Stories of Pregnancy and Infant Loss

October 15th is Pregnancy and Infant Loss Awareness Day and the entire month of October is set aside to bring awareness and recognition to those little lives that were lost too quickly. Our courageous team of Sister Site Owners and Contributors are sharing the stories of their babies who will be forever loved and never forgotten.

Stories of Pregnancy and Infant Loss From City Moms Blog Network Sister Sites


Alamo City ::

Pregnancy Loss: You Are Not Alone My Friend

October is known for being Breast Cancer Awareness month, but do you know that it’s also National Pregnancy and Infant Loss Awareness Month? In 1988, then-President Ronald Reagan declared October a month to honor those who have lost children.  Alamo City Moms Blog is honored to bring you a three-day series of stories from moms who have suffered the pain of losing a child. Our goal is to let you know that if you are grieving or have experienced a similar loss, you are not alone.

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Austin ::

Coping With Miscarriage

I’ve always wanted a big family. I can remember day dreaming in high school about marrying the man of my dreams and having 4 children, 3 boys and 1 girl. I can’t explain why at the ripe age of 16 that’s what I was dreaming about, but I was. I’m blessed beyond measure to have the man of my dreams as my husband. Adding 2 beautiful boys to the mix honestly made me whole. In simple terms, my life is complete even if I’m missing ½ of that once 16 year old day dream.
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I Am The Face. I Am 1 In 4.

Today is October 15th. It seems like an ordinary day (other than the fact that it’s a Monday and the start of what looks like a very long week). But today is a day where we remember those children who we lost — from a miscarriage, ectopic pregnancy, molar pregnancy, stillbirth, birth defects, SIDS and many other causes. October 15th is officially called Pregnancy and Infant Remembrance Day.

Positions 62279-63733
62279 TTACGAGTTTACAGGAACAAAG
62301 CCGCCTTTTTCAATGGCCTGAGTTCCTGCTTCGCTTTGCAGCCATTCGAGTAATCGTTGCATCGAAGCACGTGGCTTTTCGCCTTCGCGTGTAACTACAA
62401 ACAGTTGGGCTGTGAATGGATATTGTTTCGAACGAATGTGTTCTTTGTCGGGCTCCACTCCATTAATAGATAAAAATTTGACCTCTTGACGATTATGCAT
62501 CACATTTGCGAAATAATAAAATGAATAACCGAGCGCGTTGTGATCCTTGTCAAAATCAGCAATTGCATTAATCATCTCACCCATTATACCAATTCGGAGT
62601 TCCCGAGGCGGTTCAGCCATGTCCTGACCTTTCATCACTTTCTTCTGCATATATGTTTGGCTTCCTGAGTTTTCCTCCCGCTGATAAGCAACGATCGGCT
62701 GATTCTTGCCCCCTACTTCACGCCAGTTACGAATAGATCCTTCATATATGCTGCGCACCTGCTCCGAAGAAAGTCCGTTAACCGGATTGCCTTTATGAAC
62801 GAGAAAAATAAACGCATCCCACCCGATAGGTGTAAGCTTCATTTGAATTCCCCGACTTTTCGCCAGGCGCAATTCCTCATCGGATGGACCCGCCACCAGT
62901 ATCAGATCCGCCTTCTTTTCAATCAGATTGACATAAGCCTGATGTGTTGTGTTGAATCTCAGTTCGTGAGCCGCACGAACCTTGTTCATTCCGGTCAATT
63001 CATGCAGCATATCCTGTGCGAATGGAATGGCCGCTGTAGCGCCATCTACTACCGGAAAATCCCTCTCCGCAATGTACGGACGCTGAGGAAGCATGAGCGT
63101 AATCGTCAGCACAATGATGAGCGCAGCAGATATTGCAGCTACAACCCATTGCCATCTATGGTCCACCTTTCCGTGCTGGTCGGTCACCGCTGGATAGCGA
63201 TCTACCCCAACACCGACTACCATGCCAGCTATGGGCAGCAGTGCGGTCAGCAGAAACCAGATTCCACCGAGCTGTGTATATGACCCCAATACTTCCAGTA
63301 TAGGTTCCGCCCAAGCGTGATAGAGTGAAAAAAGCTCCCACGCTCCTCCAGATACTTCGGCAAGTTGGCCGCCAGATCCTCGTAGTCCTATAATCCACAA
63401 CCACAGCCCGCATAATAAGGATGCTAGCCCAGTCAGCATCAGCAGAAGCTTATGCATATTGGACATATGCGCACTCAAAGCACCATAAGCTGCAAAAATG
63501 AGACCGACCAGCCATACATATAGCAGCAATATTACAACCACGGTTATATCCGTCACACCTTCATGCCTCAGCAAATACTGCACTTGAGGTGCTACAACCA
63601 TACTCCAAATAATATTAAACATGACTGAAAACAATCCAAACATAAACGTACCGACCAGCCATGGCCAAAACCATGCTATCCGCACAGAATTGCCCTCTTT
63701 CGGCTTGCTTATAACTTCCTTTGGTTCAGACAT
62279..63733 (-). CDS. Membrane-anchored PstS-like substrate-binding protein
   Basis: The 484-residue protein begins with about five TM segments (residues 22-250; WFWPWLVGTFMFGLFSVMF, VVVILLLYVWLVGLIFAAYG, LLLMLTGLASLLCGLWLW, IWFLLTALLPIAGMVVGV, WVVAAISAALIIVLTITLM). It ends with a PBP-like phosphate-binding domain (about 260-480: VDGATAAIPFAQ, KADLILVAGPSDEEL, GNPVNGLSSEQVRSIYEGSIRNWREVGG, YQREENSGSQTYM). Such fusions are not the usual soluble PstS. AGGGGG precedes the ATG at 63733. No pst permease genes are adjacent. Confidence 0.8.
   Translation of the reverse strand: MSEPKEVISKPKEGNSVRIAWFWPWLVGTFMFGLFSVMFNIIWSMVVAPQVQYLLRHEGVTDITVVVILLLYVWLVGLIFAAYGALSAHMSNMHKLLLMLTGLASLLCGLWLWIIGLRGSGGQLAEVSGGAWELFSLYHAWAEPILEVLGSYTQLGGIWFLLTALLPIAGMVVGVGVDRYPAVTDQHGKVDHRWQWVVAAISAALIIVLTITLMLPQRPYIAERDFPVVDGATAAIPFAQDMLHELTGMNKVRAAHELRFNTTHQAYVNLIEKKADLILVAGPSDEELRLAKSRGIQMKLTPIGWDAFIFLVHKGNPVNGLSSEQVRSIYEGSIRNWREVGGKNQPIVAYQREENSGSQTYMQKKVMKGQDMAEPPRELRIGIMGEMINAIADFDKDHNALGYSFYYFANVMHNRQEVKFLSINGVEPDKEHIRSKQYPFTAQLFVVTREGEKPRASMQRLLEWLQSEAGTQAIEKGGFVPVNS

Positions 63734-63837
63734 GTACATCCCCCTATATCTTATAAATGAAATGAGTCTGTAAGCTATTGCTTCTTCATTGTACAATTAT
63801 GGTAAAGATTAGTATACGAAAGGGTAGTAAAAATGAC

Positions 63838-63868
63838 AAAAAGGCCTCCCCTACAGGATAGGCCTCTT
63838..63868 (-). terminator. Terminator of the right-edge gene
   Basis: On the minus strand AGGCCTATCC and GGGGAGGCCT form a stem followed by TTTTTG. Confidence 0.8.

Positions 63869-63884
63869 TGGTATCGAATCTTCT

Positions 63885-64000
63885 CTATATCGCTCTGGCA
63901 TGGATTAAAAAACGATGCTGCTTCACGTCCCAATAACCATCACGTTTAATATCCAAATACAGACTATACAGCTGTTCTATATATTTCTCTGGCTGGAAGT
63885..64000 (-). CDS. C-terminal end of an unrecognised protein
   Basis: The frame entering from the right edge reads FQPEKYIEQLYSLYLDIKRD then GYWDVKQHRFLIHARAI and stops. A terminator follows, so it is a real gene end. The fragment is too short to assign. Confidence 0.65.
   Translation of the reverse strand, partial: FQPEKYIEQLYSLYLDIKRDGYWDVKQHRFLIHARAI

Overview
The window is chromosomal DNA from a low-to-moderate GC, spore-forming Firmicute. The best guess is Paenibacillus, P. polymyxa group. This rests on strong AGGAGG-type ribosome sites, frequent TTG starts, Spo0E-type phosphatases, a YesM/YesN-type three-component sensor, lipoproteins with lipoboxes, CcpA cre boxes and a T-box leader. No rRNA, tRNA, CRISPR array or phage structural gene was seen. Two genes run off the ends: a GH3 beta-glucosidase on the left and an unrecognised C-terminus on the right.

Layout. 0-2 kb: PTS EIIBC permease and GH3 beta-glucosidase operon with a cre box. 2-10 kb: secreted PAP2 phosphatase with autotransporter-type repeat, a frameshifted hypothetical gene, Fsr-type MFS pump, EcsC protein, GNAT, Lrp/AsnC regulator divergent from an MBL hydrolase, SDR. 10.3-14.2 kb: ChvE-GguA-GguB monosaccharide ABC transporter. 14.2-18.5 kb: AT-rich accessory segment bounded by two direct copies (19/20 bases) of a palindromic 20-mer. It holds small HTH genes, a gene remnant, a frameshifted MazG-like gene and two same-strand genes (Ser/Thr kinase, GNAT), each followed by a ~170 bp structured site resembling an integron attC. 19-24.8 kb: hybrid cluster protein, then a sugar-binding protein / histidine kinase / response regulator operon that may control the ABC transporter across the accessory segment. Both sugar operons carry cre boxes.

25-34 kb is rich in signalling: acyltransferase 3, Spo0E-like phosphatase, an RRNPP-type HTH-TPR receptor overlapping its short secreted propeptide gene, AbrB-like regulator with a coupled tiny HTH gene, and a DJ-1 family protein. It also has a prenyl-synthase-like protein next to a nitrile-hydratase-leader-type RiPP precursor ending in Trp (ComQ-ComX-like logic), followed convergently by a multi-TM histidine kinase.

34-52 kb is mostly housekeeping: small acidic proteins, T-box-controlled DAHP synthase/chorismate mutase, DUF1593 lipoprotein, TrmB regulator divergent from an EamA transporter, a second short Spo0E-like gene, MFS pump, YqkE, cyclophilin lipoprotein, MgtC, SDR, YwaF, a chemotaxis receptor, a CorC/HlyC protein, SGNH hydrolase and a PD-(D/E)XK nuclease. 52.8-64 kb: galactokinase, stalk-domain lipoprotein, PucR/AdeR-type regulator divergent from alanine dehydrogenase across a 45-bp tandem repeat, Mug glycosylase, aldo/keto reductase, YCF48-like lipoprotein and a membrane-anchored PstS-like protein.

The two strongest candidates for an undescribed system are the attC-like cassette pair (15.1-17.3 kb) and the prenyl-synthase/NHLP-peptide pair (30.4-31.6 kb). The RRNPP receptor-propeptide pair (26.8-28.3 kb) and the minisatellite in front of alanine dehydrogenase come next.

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BVTMB_Facebook_ProfileBurlington VT ::

A Story Of Loss :: The Life and Death of Baby Matthias

A mother is impatiently counting down the days until her due date. Her belly protrudes to unbelievable proportions and vigorous kicking keeps her awake at night. Sometimes her husband can feel the kicking on his back as they lay next to each other in bed. A little corner of their room has been lovingly arranged with a bassinet, soft blankets, tiny clothes folded tenderly in a drawer. Everything is ready for the new baby and the anticipation is getting hard to bear!
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How I Became A Mother: Story of Loss and Love

Being a mom is the greatest thing that has happened to me, but becoming a mom was one of the hardest things I’ve ever experienced. There was a time when I wondered if I’d be able to be a mom. As a childhood cancer survivor, I worried that my body was “damaged” and that the treatments I received would make conceiving difficult, but doctors assured me that everything was fine.
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Coping With Pregnancy Loss

Recently my husband and two children went for a walk with our dog at Red Rocks Park in South Burlington. The path was littered with golden leaves, and more were still drifting slowly down from the treetops like a light snow. My 1 and 3 year old toddled ahead of us after our dog as my husband and I walked side by side. It was perfect. Then, I recalled another walk at Red Rocks with my husband in the spring of 2009. Our dog had trotted between us, in perfect step, sensing our heartbreak. We had just experienced the death of our first baby.
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Cincinnati_Google_ProfileCincinnati ::

Mama of Four :: Experience of Miscarriage